Wednesday, October 19, 2011

Anachronistic Colosseums

The Colosseum is iconic.  It is the symbol of ancient Rome.  And even though it was relatively late on the scene in terms of Roman history, (ca. 800 years late!, if one counts from the legendary founding in 753 B.C.E.), it still pops up from time to time in modern recreations of earlier Roman eras.  

Yesterday, I learned (thanks to a tweet from the rogueclassicist!) that Warner Brothers has purchased the rights to a time-travel story created on reddit in response to a post asking if the entire Roman empire, during the Augustan period (27 B.C.E.-14 C.E.), could be destroyed by a modern Marine battalion.  James Erwin responded with a series of posts that tell this tale, which he entitled Rome Sweet Rome.  The story itself has potential; The Final Countdown was pretty awesome 30 years ago.  Will Warner Brothers actually make the movie?  We'll have to wait and see.

The story now has its own reddit and facebook page, and there is some cool concept art as well.  The main poster (see the concept art here) depicts three togate men flanked by military standards overlooking a mass of Roman troops.  There are several temples in the background, helicopters in the sky, and looming over it all - the Colosseum.  It screams "ROMAN!"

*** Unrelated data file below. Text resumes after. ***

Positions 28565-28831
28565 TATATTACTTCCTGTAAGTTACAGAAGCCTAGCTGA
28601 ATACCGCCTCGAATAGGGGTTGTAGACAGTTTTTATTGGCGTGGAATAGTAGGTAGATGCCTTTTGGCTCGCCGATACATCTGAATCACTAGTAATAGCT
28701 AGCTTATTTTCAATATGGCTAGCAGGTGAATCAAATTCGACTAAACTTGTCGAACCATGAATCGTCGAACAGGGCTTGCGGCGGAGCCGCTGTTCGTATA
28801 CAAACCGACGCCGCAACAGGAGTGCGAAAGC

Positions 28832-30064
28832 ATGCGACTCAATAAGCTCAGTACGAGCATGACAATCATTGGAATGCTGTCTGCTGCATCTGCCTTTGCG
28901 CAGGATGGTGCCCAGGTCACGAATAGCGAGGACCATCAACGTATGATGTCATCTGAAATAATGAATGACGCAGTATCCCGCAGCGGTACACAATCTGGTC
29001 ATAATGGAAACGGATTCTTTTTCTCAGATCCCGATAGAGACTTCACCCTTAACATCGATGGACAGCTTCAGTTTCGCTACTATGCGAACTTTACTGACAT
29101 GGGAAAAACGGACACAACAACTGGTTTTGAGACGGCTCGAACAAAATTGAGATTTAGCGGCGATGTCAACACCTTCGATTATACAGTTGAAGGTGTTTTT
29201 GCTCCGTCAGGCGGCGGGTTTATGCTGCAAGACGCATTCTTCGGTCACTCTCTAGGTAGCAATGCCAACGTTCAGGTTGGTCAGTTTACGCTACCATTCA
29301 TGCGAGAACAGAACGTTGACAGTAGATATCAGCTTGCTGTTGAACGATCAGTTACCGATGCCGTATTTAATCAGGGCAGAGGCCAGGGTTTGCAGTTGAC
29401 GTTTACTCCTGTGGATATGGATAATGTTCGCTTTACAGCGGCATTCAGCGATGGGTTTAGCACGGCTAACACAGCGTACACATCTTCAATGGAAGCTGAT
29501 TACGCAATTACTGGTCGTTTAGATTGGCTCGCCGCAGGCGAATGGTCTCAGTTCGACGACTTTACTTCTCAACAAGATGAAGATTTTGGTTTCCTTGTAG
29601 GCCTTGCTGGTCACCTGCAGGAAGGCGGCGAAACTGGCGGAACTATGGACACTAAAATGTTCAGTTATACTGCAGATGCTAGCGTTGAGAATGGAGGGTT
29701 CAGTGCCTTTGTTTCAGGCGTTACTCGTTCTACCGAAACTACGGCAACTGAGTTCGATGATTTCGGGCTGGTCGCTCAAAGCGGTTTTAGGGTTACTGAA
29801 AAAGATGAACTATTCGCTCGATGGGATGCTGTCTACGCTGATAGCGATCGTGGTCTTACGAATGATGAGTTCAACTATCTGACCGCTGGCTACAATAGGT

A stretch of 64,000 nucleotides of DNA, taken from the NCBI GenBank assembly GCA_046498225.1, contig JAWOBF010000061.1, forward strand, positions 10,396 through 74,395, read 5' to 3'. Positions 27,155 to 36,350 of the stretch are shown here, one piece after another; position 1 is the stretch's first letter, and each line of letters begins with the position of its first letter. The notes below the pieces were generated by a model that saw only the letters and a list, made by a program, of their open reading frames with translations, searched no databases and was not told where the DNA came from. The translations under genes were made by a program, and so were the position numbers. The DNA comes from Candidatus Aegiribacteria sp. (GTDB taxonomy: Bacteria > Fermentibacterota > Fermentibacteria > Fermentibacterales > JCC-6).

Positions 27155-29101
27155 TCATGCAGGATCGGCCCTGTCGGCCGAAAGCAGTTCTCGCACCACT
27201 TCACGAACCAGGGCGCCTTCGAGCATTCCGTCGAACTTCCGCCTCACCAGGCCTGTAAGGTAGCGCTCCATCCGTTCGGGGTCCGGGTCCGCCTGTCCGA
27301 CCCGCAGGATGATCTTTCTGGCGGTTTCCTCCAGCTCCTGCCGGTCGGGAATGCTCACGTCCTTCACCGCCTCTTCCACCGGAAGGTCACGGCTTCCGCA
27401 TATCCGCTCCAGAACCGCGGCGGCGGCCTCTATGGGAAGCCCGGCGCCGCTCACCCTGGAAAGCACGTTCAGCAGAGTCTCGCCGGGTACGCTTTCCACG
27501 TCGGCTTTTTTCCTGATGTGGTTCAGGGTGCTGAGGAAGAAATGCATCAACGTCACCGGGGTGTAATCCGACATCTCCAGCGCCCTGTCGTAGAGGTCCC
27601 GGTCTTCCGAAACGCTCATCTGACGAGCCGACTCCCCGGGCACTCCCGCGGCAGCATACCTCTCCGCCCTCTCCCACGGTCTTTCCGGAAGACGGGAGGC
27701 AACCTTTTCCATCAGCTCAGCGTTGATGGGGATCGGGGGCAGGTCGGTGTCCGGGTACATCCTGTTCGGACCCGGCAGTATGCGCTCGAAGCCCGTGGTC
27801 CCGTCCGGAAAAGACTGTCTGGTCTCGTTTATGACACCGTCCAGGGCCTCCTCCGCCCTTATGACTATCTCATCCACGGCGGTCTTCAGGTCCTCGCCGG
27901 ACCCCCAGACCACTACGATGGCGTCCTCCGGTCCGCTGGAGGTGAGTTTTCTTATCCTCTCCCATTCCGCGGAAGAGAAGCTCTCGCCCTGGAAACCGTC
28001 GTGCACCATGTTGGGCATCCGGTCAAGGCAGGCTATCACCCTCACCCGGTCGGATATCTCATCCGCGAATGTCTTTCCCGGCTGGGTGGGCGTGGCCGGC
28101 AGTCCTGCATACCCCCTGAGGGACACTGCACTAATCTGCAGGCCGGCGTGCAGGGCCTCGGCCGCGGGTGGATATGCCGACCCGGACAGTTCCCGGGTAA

But Augustus never knew the Colosseum, despite the fact that Vespasian supposedly (according to Suetonius) began the work on the amphitheater after discovering that Augustus had favored such a project.  During Augustus' lifetime, the first permanent, stone amphitheater was built in Rome by Titus Statilius Taurus, one of Augustus' generals in the civil war and dedicated in 29 B.C.E.  It was destroyed by the great fire of 64 C.E. and Nero supposedly planned to rebuild it, but the Domus Aurea seems to have moved the amphitheater to the bottom of the emperor's to do list.

You can read more about Rome Sweet Rome here and here

What other anachronistic Colosseums are out there? 

No comments:

Post a Comment